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His time as a chorister at the Choir of King’s College under Sir David Willcocks produced some of his most treasured memories. ‘We used to sing the Duruflé and Fauré Requiems in alternate years’, he says. ‘In 1967 we recorded the Fauré, and I sang the solo in the Pie Jesu (the recording is one of the best-selling Fauré Requiems of all time). We recorded it at Christmas and it was released very quickly, only three months later. Just before it was released, we travelled down to London to sing Holst’s Hymn of Jesus at the Royal Festival Hall, and the producer presented my mother and father with a copy of the newly pressed disc. They were so proud, and my father died only a few weeks later, so the piece has incredible resonance for me and for my family. When I came to writing my own Requiem, and the Pie Jesu in particular, it just had to be sung by a soprano solo.’
For Chilcott, personal history and memories such as this are intensely important in the creation of his compositions, as are the traditions of the Anglican church within which he sang. ‘I find that the culture you come from is extremely influential. A lot of the pieces you sing in church develop more meaning than the text alone—they come surrounded by cultural attachment. Take something like singing the psalms of the day: often the moment that you realize what a particular psalm is saying will coincide with an important part of your life elsewhere. This human angle of one’s belief is something I find incredibly motivating.’
This interest in the human side of religion played a large part in one of the movements in Chilcott’s Requiem, the only movement in English: ‘Thou knowest, Lord, the secrets of our hearts’. ‘I just love that text’, he says; ‘it’s so unbelievably English. It has none of that idea of revenge, it’s just about one human saying: “Here I am, Lord, with all my faults: be decent to me.” I find that very compelling. I could never give up everything I own in the world—I freely admit that—but this text takes into account the fact that you are in the real world, with all that that means. It’s a concept that is central to my belief.’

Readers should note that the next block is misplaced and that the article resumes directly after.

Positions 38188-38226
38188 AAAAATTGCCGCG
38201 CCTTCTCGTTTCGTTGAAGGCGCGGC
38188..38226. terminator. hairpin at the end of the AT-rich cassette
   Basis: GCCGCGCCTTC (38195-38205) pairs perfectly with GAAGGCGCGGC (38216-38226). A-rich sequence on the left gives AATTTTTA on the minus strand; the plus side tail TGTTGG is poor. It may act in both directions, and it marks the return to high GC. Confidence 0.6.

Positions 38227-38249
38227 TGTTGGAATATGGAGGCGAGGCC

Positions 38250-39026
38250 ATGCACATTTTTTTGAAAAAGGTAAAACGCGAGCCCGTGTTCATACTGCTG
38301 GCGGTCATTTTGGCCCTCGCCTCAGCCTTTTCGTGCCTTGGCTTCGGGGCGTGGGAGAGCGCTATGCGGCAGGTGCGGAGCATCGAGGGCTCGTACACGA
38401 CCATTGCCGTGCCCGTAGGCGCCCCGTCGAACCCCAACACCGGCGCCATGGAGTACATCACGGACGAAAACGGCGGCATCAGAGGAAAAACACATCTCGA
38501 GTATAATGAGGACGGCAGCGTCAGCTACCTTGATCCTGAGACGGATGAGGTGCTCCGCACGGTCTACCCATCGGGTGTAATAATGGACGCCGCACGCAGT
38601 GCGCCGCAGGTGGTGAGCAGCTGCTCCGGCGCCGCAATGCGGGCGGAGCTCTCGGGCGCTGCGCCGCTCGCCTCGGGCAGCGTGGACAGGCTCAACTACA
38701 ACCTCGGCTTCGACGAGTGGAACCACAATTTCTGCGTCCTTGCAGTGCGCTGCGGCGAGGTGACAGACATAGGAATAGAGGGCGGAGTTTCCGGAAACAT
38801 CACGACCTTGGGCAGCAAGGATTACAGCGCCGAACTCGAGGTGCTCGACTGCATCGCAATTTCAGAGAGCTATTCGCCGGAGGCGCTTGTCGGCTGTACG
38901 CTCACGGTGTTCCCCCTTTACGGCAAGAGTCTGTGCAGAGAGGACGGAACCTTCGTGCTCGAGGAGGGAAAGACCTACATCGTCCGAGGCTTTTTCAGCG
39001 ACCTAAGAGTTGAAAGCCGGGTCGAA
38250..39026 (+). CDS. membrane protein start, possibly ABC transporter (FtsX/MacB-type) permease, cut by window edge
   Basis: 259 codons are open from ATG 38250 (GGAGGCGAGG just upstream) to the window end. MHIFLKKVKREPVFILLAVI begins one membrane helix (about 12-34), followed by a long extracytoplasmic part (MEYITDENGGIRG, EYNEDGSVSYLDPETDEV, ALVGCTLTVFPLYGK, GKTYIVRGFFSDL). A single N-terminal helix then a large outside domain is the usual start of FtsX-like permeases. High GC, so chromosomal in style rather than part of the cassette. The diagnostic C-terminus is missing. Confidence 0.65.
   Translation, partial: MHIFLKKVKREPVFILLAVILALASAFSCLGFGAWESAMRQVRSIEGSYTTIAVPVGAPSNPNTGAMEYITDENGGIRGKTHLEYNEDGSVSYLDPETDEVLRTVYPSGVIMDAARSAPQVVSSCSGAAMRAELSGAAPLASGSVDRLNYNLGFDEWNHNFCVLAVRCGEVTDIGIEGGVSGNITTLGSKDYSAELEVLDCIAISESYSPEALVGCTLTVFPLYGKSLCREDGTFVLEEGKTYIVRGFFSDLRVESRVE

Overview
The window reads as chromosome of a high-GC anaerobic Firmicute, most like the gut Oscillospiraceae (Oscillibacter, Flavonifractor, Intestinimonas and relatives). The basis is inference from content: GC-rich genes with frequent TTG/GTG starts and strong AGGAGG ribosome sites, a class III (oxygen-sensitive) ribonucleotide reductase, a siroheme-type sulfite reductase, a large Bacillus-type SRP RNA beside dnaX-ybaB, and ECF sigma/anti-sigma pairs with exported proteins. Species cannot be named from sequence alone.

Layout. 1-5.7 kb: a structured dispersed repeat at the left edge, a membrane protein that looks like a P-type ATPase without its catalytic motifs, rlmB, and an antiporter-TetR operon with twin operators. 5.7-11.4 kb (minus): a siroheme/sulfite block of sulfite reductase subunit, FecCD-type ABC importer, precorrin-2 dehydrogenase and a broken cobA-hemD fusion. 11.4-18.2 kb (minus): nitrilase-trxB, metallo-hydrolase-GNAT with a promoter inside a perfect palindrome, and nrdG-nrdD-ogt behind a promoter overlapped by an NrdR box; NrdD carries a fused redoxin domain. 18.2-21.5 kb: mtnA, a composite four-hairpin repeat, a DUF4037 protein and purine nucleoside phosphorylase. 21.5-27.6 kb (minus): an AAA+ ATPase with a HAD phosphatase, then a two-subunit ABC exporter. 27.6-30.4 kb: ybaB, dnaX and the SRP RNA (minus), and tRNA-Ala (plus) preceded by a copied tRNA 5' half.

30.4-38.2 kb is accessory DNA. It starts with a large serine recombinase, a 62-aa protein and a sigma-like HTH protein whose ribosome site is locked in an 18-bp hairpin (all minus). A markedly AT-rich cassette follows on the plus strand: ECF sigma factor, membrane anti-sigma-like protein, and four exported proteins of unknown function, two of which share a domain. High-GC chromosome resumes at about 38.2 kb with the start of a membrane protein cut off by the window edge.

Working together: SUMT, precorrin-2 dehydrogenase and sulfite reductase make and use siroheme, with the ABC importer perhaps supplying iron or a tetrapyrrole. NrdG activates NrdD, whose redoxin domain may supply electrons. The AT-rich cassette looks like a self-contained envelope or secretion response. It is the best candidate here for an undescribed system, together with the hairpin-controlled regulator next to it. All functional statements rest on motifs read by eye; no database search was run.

Writing a Requiem is a daunting task for any composer, particularly with so many different and evocative settings already written, and with a tantalizing yet dangerously free choice of text; comparisons—sometimes distracting, often irritating—are nevertheless inevitable. ‘I was terrified by the idea of it, but I decided that I wanted to write one’, he says. A joint commission for a large choral work from the Oxford Bach Choir, from the Preston Hollow Presbyterian Church in Dallas, and from Music at Oxford provided the catalyst, and Chilcott set about choosing his texts. ‘I wanted the piece to work liturgically and as a concert piece, and this was an influence in structuring the work.’
Another influence was from that most famous of Requiems: ‘Having sung the Fauré Requiem every other year at King’s’, he says, ‘one of the things that struck me about the work was that Fauré deliberately underplayed any of the words that define God as vengeful—the Dies irae passage lasts only sixteen bars, for example. I found that vengeful language hard to deal with. I wanted to write a contemplative setting.’
Chilcott’s Requiem, which is dedicated to his niece, Samantha Verschueren, who died at the age of just twenty-three while he was writing the piece, is indeed beautifully reflective. At the same time it is given focus and direction by the composer’s keen sense of melody and innate feeling for rhythm, be it the lyrical, rolling tenor solo in the Agnus Dei, or the crystal simplicity of the Pie Jesu; the gently pulsing first few bars of the Introit, or the driving, irregular beats of the Sanctus. The work’s different components develop at different paces—it is hard to put a finger on one particular moment of arrival. So the Sanctus, with its dance-like patterns, provides the dynamic peak of the Requiem; the Pie Jesu perhaps offers the emotional centre of the work; and ‘Thou knowest, Lord’, from the Book of Common Prayer, presents a central point for the text. This combination of differently paced pulses ultimately carries the listener gently through the Requiem; at once continuously moving forward while maintaining a comforting sense of reflection and stillness.
from notes by Jonathan Wikeley © 2012